Probing The Secret Life Of Compost

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When San Antonio's Malcolm Beck got into the compost business over fifty years ago, many people had never heard of compost, Beck says. Beck began making it for his organic farm and found that his compost more profitable than produce. Science Friday stopped by for a tutorial in the art of composting.

IRA FLATOW, host: Now with us is Flora Lichtman, our Video Pick of the Week, you know, our multimedia editor. Now, Flora has been very busy out there, also filming that cattle but...

FLORA LICHTMAN: Another local icon, well, a man, Malcolm Beck, who study something slightly more unsavory I would say.

FLATOW: Unsavory?

LICHTMAN: Yeah. Although, I'm a total convert now. He's a guru of compost.

FLATOW: Compost?


FLATOW: A guru of compost.

LICHTMAN: He has been driving the compost train for 50 years.


LICHTMAN: He really - he started doing compost, this compost business. And if you live in San Antonio, you might know of Garden Ville. This is it sounds like people in the crowd do know about it. So it's a organic farming and gardening center, and he's the guy who started it 50 year - over 50 years ago. And he was an organic farmer, you know, in a time when it wasn't quite as trendy. And he said that when he started his compost business people didn't even know - hadn't even heard the word.

FLATOW: Mm-hmm. This is SCIENCE FRIDAY, from NPR. I'm Ira Flatow with Flora Lichtman, talking about the king of compost.

LICHTMAN: King, that's better. That's even better than compost guru, king of compost.

FLATOW: The king of compost. And you went out - and it's on our Video Pick of the Week up on our website at - you watched these piles of compost and - that he collects and he makes.

LICHTMAN: Forty acres of compost processing, you know, these giant mounts of, you know, black manure and other stuff.

FLATOW: Yeah. I couldn't have said it any better, or any safer.


FLATOW: But they also - the - there's an aha moment in your video, because when you look at these black mounts of manure and he said that his most prized manure comes from what?

LICHTMAN: This is amazing, from bat guano. That's like the really good stuff. It gets packaged separately. It's the gold standard of compost apparently, and Bracken Cave here in San Antonio.

FLATOW: Bat guano, and you've got these mounts and mounts of it. But what he won't tell most people is the secret he told you.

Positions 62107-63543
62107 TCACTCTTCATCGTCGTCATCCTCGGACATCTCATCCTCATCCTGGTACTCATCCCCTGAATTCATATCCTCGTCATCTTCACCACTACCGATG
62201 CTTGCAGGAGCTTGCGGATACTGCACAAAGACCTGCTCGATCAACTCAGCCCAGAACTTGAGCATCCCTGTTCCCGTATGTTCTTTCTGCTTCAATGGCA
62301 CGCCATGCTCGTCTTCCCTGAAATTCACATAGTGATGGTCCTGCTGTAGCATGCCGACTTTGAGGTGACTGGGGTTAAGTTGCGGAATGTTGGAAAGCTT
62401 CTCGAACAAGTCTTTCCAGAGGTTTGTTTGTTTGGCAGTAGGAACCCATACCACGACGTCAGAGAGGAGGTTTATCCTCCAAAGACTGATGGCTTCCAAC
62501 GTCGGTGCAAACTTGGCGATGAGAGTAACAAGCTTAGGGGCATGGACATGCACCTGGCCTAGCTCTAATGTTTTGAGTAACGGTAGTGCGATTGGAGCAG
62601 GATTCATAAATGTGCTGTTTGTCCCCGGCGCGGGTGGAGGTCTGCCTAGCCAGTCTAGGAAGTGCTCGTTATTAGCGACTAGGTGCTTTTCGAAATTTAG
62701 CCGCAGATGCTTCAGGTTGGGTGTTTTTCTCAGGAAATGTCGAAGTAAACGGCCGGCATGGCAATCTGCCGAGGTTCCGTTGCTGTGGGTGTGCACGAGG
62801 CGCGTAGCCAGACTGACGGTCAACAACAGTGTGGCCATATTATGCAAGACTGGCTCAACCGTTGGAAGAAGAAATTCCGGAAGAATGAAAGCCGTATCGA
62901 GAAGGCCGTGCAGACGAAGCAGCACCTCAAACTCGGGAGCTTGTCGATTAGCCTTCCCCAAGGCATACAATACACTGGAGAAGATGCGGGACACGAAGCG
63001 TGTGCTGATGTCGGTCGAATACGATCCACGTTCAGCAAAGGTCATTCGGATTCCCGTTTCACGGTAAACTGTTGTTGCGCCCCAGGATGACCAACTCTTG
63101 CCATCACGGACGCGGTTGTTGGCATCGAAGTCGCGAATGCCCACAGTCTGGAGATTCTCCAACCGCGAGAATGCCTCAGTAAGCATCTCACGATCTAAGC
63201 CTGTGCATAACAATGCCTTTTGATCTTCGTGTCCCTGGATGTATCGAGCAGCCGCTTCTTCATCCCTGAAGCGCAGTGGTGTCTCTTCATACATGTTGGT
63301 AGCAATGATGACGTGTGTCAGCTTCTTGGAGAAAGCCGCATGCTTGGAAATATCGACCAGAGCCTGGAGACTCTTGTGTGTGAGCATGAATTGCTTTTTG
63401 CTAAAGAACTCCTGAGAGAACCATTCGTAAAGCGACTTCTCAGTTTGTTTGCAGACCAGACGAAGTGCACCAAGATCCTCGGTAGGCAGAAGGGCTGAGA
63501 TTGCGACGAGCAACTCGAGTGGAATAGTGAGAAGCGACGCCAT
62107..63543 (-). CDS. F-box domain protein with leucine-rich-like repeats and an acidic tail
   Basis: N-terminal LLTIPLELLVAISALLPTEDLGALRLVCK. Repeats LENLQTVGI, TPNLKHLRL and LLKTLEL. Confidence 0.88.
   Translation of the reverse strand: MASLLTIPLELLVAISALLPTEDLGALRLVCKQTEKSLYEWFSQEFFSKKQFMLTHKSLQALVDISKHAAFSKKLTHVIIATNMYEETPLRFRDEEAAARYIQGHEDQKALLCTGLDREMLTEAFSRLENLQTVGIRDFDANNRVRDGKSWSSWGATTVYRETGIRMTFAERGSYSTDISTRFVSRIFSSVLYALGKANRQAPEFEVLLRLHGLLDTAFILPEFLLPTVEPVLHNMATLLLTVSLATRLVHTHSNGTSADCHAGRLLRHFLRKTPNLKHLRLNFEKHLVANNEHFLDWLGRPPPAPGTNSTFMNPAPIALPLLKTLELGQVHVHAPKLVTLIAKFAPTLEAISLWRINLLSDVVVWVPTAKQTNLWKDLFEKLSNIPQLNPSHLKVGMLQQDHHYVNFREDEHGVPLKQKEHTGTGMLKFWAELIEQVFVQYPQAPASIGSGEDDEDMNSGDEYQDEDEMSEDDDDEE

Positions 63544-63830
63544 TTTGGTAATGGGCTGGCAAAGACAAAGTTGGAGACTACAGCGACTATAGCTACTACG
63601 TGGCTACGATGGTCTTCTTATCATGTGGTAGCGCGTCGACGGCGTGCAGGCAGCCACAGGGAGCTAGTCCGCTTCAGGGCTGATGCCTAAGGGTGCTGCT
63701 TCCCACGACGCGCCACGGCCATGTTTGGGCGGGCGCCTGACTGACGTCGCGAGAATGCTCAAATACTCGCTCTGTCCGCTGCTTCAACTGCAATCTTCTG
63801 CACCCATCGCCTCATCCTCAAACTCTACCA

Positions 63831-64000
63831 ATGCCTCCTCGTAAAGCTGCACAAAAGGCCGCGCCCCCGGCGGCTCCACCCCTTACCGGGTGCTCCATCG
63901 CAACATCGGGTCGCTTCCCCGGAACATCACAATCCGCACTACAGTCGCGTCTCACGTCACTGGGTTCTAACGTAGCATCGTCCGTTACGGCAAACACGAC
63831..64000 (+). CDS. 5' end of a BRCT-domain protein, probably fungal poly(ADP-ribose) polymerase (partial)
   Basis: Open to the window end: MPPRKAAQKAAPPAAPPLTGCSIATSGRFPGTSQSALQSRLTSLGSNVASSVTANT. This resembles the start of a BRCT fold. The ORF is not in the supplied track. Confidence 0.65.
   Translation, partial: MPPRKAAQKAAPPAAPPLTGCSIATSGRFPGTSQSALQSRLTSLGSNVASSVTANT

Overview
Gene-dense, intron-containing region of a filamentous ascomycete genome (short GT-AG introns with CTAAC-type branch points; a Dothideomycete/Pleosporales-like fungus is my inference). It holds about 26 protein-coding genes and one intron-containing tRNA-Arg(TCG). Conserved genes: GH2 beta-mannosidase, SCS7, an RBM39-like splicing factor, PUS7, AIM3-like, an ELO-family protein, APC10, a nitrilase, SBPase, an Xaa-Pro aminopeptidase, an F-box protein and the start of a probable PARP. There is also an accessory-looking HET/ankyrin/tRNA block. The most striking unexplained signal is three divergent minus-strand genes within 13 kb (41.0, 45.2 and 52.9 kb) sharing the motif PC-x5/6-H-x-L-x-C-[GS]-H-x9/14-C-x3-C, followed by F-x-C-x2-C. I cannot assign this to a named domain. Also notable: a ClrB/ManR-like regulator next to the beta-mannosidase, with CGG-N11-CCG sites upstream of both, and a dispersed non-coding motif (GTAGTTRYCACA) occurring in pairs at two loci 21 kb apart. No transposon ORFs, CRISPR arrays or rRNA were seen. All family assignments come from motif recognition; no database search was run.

LICHTMAN: Yeah. That...

FLATOW: I hope no one is listening, 'cause it's a secret.

This is - the secret life of compost, here it is. How do you know when compost is done because, you know, the basic mixture is carbon, woodchips and then a manure, a poof source - let's just say it.



LICHTMAN: And so, how do you know it's done? You stick your hand in it and you take it to your nose and you take a big sniff. And if it doesn't smell so manurey(ph), then it's done. He actually said find a woman because they have more acute sense of smell.

FLATOW: That...


LICHTMAN: So Katherine, our arts producer...

FLATOW: ...for all the excuses I've heard...

LICHTMAN: put her nose to...

FLATOW: ...about find a woman...


FLATOW: ...just think bat manure - it's got to be the - but the thing also about that manure that he told you was that it's not really bat manure, is it?

LICHTMAN: Oh, yes. This is the other aha moment. The bat guano fertilizer is actually beetle poof because it's it the beetles that break down this bat guano in this cave and so that's what they're literally vacuuming out of the cave. So, yeah, beetle poof is the bat guano manure.

FLATOW: So it's - so that's really not even - even his high quality stuff is just stuff.

LICHTMAN: Ira, it's really look like you're outing him or something.


FLATOW: No. I think it's really fascinating.

LICHTMAN: Yeah, I know. It's amazing.

FLATOW: Yeah, it's absolutely fascinating. And can you - you know, he sells it in bags and people take it away.

LICHTMAN: Yes. He said he shipped it all over the place, and there are different varieties. In fact, you know, I think the different manure comes from different places, the San Antonio sewer system, for example, the zoo, stables, you know, what's...

FLATOW: Zoo-doo. They sell zoo-doo. Yeah, they have zoo-doo out there from the zoos, yeah.

LICHTMAN: But it's like a recycling plant. I mean, this guy really is doing an amazing thing. He's taking a lot of garbage and turning it into plant food.

FLATOW: Right. And he'll ship it anywhere...


FLATOW: the world.

LICHTMAN: Yeah. A lot, yeah.

FLATOW: Yeah. So he bags it up...

LICHTMAN: Up the website.

FLATOW: Go to - that's it. Go to our website at the - it could be a great holiday gift, you know.



FLATOW: Local, it's a local product, you know, it's useful. Really good compost is the best soil in the world, you know. Aren't you guys farmers and ranchers? You put your hands in a great compost and it - it's really is wonderful stuff. And if you go to our website at, you can watch Flora and her visit out there to watch how the heat processes all this manure and compost.

LICHTMAN: And if you live in San Antonio, it's definitely worth going to have a look at his place. It's got a test garden. It's really - it's a cool operation.

FLATOW: There you go. Now, if you needed something to do for the weekend, you can go out and visit, pick up a bag, a few stuff. Thank you, Flora.

LICHTMAN: Thanks, Ira.

FLATOW: That's about all the time we have for this hour. We'd like to say goodbye this hour from Science Friday. I'm Ira Flatow in San Antonio.

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